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Why New Zealand’s Carbon Emissions Trading Scheme auctions are exciting investors

12 August 2021

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The environment is not the only winner as New Zealand steps up its fight against greenhouse gas emissions, says our New Zealand Country Director David Ritchie.

New Zealand is holding regular “carbon credit” auctions as it steps up its fight against greenhouse gas emissions, offering exciting opportunities for market traders and hedge fund investors.

The New Zealand Emissions Trading Scheme (NZ ETS) was set up in 2008, making it one of the first countries to establish an emissions trading scheme to counter the threat of climate change.

In essence, the scheme puts a price on emissions. All sectors of New Zealand’s economy apart from agriculture pay for carbon pollutants through it, making it one of the world’s most wide-ranging emissions trading schemes.

The NZ ETS is the New Zealand Government’s primary tool in its long-term commitment to reduce greenhouse gas emissions, in line with the 2050 target set by the Climate Change Response Act 2002 and the global goals in the Paris Agreement. Reforms introduced last year put a cap on emissions covered by the scheme.

The scheme offers fresh trading opportunities for experienced operators wanting to expand. Those joining the NZ ETS face compliance obligations; for example, an entity coming to New Zealand from an overseas base must satisfy corporate residency conditions to take part in the scheme.

How the NZ ETS works

In some countries, emissions trading works around so-called “cap-and-trade” schemes. The NZ ETS specifically trades in “carbon credits” known as New Zealand Units (NZUs), which can be held and sold by secondary market traders and via live bidding at the quarterly auctions.

Energy and heavy industry companies are the main polluters. Traders buy credits from those removing carbon from the atmosphere and sell them on to companies requiring additional permissions to emit, creating a market.

By restricting the total number of credits in the system, allowable emissions in any year are limited. If a business is given too few credits to cover its expected emissions, the price of each credit rises according to the rules of supply and demand. Consequently, businesses must decide whether to buy credits or decarbonise production; often, it will be a combination of both.

Over time, the New Zealand Government can further reduce the number of NZUs available in line with its emission reduction targets.

The scheme helps reduce emissions in three main ways:

  • It forces businesses to measure and report on their emissions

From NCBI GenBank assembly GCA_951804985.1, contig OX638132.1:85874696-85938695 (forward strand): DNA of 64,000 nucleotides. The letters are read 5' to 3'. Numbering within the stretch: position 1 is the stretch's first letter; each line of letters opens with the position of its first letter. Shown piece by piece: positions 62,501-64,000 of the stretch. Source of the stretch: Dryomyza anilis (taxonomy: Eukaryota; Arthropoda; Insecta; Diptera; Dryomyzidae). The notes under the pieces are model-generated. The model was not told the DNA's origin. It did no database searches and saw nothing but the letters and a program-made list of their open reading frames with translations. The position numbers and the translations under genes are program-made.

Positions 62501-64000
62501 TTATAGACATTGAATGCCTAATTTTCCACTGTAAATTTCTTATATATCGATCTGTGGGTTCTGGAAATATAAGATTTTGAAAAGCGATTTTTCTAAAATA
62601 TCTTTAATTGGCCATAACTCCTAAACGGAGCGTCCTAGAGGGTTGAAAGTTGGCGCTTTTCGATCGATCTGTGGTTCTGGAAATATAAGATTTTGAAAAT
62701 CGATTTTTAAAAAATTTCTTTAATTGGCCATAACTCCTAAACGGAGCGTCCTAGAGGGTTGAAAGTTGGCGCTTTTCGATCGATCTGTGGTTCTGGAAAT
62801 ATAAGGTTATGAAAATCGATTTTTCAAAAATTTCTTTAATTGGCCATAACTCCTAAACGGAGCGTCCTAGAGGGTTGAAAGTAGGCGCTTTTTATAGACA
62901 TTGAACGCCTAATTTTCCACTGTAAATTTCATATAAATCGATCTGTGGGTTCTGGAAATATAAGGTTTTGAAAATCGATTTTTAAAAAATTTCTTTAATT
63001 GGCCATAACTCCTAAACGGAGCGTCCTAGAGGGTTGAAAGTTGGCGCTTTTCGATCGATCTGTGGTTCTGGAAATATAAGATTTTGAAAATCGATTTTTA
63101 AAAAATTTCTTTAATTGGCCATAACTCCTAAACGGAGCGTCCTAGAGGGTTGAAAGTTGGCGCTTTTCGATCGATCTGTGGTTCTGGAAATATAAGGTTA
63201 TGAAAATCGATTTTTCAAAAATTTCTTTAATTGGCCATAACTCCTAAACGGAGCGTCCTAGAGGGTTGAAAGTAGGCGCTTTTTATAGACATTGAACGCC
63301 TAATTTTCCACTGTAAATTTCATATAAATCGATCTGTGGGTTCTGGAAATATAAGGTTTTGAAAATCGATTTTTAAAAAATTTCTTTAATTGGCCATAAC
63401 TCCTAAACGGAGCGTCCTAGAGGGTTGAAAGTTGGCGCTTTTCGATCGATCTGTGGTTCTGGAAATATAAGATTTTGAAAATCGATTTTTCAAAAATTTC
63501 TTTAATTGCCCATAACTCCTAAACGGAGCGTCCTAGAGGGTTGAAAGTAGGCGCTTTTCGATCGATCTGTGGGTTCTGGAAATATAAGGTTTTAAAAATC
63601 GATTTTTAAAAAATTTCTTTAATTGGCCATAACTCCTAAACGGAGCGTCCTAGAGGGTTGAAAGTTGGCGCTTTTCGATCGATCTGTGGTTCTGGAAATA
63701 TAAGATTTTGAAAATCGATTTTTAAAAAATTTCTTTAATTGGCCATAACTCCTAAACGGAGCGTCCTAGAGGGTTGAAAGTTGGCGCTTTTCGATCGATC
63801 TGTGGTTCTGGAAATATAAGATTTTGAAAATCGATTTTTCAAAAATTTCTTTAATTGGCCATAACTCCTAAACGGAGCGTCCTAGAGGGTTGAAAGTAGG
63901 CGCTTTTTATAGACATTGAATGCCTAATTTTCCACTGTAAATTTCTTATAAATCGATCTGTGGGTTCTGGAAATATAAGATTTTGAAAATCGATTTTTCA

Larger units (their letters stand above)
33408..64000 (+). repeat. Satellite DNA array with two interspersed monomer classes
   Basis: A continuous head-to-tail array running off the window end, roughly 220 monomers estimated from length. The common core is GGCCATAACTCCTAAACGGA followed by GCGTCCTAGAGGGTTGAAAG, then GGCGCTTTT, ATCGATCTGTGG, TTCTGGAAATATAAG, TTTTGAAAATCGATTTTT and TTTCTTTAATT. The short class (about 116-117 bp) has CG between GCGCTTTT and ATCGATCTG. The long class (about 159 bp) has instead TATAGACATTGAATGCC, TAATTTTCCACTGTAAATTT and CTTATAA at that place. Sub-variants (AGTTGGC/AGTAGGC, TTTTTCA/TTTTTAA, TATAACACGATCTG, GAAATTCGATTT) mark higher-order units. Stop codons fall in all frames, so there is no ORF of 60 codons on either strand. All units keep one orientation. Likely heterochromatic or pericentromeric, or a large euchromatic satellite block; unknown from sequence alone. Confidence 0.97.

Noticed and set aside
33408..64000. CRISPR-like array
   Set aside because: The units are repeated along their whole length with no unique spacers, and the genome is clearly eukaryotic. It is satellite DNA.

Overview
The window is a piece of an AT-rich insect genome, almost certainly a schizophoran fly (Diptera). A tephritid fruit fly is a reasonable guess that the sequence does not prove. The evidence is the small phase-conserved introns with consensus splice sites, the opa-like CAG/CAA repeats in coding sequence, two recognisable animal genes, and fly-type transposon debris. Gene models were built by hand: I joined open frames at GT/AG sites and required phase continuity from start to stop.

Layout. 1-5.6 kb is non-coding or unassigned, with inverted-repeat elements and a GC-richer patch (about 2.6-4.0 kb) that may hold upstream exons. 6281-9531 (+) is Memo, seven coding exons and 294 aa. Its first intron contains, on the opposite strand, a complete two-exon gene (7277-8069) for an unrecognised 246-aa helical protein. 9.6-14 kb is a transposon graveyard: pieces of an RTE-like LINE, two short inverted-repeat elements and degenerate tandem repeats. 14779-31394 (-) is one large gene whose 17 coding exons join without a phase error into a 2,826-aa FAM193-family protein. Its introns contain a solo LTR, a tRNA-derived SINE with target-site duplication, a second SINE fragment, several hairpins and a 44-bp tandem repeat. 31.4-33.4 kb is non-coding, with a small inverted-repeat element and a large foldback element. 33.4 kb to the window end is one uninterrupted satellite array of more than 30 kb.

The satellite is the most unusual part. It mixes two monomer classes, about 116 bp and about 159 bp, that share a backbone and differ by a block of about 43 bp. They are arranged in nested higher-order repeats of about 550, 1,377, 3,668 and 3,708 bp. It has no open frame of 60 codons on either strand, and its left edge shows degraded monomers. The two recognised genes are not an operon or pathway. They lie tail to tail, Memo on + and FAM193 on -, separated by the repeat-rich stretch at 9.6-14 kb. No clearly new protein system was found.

• Businesses must surrender one NZU to the Government for each tonne of emissions they generate in a year
  • The number of NZUs available to emitters is limited under the scheme

In a similar way to how the financial system efficiently allocates capital around an economy, carbon traders facilitate effective distribution of carbon credits. Eventually governments expect such schemes to reduce and eliminate carbon discharges. In the meantime, open-market trading in carbon credits is building an invaluable framework for minimising pollution.

Potential of the emissions trading market

There are currently around 40 market participants in the New Zealand scheme. Auctions, managed by New Zealand’s Exchange (NZX) and the European Energy Exchange (EEX), are run every calendar quarter, generating around NZD $200m.

As participating businesses buy and sell units from each other, this price signal allows companies to make economically efficient choices on reducing emissions and provides an incentive for them to reduce their emissions.

The price of New Zealand carbon has risen dramatically since the 2020 reforms, increasing from about NZD $25 per unit to about NZD $42 in the last auction.

The market-led solution is growing fast globally and is predicted to become one of the most important segments of the commodities trading sector. Hannah Hauman, Trafigura’s head of carbon trading, told a recent conference hosted by the Financial Times that carbon had the potential to be ten times bigger than the crude oil market.

Investment institutions including hedge funds are raising capital aimed at capturing returns from the reducing supply of carbon credits and corresponding increases in their value. At the same time, they provide necessary liquidity to ensure smooth market operations.

How Intertrust Group can help

Intertrust Group’s New Zealand office can help you set up a structure to participate in the NZ ETS scheme. We can assist with the compliance obligations and demands that come with NZ ETS membership. Also, ongoing entity maintenance providing governance and local support.